In a Beautiful French Binding

BINDINGS. Sallustius Crispus, Gaius. (86- ca. 34 B.C.)

C. Crispi Sallustii De L. Sergii Catilinæ coniuratione, ac Bello Iugurthino historiæ. Eiusdem in M.T. Ciceronem invectiva, M.T. Cic. in C. Crispum Sallustium recriminatio, Porcii Latronis declamatio contra L. Catilinam, fragmenta quædam ex libris historiarum C. Crispi Sallustii.

Lyon: Sébastien Gryphe, 1551


Sextodecimo: 12 x 7 cm. 271 p. Collation: A-R8.


Bound in a beautiful near-contemporary strapwork binding with a few tiny defects. The text is in very good condition with light soiling and light occasional stains. Gauphered edges, gilt. Text ruled in red, Gryphius’ device on the title.

The extant works of Sallust, the "Bellum Iugurthinum",  "Bellum Catilinarium" (and associated texts), and the fragments of his "Histories," dealing with the years 78-67 B.C.

The Roman Republic in Crisis: The Conspiracy of Catiline

In his "Bellum Catilinae", Sallust recounts Catiline's attempt to raise a traitorous faction to overthrow the Republic in 63 B.C. The true "savior" of the crisis, the man who exposed Catiline's plot and pressured him to flee from Rome, was Cicero, whose famous speeches before the Senate provide us with a vivid picture of those critical days when civil war once again threatened the Republic.

Informed by Cicero of Catiline's revolutionary intentions, the Senate declared a state of emergency and instructed the consuls to take whatever steps might be necessary to safeguard the security of the Republic. Catiline could not leave Rome to join his forces in Etruria without exposing himself and so was forced to endure the blistering abuse of Cicero's first oration in person. 

From the opening salvo of the first Catlinarian, "Quo usque tandem abutere, Catilina, patientia nostra?" ("How long, Catiline, will you go on abusing our patience?"), Cicero exposes the details of the conspiracy and warns Catiline, himself a powerful aristocrat, that the Senate, once they have heard the extent of his plot, will insist that the would-be revolutionary be executed. By painting an image of his opponent as "hostis" rather than "inimicus", a foreign enemy rather than a personal one, Cicero seeks to unite the divided factions of the senate against Catiline.

Cicero's gambit proved a success. Catiline fled Rome to join his army. Cicero used his remaining three orations to solidify his support in the Senate, to root out Catiline's co-conspirators (a deed which was eventually accomplished by a series of non-rhetorical maneuvers) and, once found, to have them executed. In the matter of the executions, Caesar was the only vocal opponent in the Senate, arguing that such executions were illegal. Later, the debatable legality of these executions would serve as the basis for Cicero's exile in 58 B.C. Catiline's army was eventually defeated by Republican forces at the Battle of Pistoia in 62 B.C.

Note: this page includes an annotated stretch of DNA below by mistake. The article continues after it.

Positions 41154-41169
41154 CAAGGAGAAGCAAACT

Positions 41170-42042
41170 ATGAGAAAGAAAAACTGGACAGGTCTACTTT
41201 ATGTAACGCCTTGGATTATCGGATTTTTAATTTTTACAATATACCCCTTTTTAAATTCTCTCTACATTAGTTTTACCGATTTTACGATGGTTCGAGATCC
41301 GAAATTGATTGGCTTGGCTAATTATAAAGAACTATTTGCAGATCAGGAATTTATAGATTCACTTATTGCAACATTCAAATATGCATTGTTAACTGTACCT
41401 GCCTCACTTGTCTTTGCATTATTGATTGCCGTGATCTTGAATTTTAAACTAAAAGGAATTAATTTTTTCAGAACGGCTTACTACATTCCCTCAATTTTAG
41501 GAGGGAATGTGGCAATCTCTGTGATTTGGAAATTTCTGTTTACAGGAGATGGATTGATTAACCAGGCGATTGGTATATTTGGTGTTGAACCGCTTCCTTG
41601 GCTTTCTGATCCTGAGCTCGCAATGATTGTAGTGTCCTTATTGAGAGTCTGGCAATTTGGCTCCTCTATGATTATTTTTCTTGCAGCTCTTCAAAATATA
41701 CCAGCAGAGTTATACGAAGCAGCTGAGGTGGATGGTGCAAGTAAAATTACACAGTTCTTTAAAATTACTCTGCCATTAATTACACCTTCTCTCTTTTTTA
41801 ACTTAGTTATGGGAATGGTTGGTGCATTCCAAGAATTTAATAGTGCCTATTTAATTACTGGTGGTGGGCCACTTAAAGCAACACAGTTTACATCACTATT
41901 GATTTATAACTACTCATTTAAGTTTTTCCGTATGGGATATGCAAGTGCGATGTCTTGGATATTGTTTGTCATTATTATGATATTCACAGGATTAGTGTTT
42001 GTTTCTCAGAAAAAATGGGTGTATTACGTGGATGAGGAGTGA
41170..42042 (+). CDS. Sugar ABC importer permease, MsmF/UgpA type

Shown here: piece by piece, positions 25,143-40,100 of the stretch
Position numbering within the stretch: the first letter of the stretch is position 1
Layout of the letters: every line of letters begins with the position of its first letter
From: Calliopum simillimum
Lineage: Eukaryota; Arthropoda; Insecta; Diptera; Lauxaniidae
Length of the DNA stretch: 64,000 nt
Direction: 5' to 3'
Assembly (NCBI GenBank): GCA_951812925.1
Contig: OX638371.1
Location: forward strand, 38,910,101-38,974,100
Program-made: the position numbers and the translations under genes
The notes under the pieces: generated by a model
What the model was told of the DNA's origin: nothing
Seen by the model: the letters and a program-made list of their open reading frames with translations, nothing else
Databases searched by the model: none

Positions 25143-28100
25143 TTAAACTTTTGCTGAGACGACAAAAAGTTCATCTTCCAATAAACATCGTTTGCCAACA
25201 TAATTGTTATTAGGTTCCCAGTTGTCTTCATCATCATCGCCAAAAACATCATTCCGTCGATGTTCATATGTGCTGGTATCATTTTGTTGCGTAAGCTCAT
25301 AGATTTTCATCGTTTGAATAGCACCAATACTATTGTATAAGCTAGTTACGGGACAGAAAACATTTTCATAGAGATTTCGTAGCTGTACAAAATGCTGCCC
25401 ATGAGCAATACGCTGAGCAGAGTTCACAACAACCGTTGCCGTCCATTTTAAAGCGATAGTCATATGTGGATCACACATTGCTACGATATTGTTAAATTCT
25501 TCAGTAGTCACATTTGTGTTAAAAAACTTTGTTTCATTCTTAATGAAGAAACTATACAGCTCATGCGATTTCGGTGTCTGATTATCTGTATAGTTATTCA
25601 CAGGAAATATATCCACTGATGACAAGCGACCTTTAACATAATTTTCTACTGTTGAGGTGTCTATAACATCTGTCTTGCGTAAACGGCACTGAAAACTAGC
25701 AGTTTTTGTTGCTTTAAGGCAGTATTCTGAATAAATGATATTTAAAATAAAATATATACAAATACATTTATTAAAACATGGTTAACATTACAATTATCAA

Sallust's Catiline: An Investigation into the Crisis.

"Sallust composed his historical monographs between 43 and 40 B.C., when he was in his forties. He had fought on Caesar's side during the civil war and, once the Pompeians had been defeated, Caesar appointed Sallust governor of the province of Africa Nova. In addition to his "Bellum Catilinae", his account of the war against Jugurtha, King of Numidia, and fragments of a history from the death of Sulla to Pompey's victory over the pirates is also extant. The works of Sallust won an immediate, notable success. The Roman people had the delightful sensation of now possessing a historian who could satisfy their expectations for a literary genre that was arousing lively cultural interest. The very style of writing, personal and powerful, provoked admiration. The rhetorical schools could not remain untouched by the desire to emulate his manner of writing.

"Like many of his contemporaries, Sallust saw the Catilinarian danger as one of the very symptoms of the very serious disease suffered by Roman society: the deterioration of Roman morality, which began after the fall of Carthage, when fear of a foreign enemy no longer kept the community of citizens united. The second element of this decline is the degeneration of Roman political life during the period from the dictatorship of Sulla to the civil war between Caesar and Pompey. The historian emphasizes the horror of the Sullan proscriptions, in which Catiline had distinguished himself at the beginning of his career.

"The condemnation involves equally both parties in the struggle, the 'populares' and the supporters of the Senate: on the one hand are demagogues who by large donations and promises to the plebeians make them the basis for their own ambitions; on the other hand are aristocrats who cloak themselves in the dignity of the Senate but in fact fight only to consolidate and extend their own privileges. Sallust sees an organic link between the factiousness of the opposing parties and the danger of social upheaval. From Caesar Sallust probably hoped for the creation of a policy not unlike the one Cicero expected from Octavian: an authoritarian regime that would be able to end the crisis of the state by reestablishing order in the Republic, strengthening concord among the wealthy classes and restoring prestige and dignity to a Senate that had been enlarged with new men from the elite of all of Italy." (Gian Biagio Conte’s "Latin Literature, A History")

USTC 150814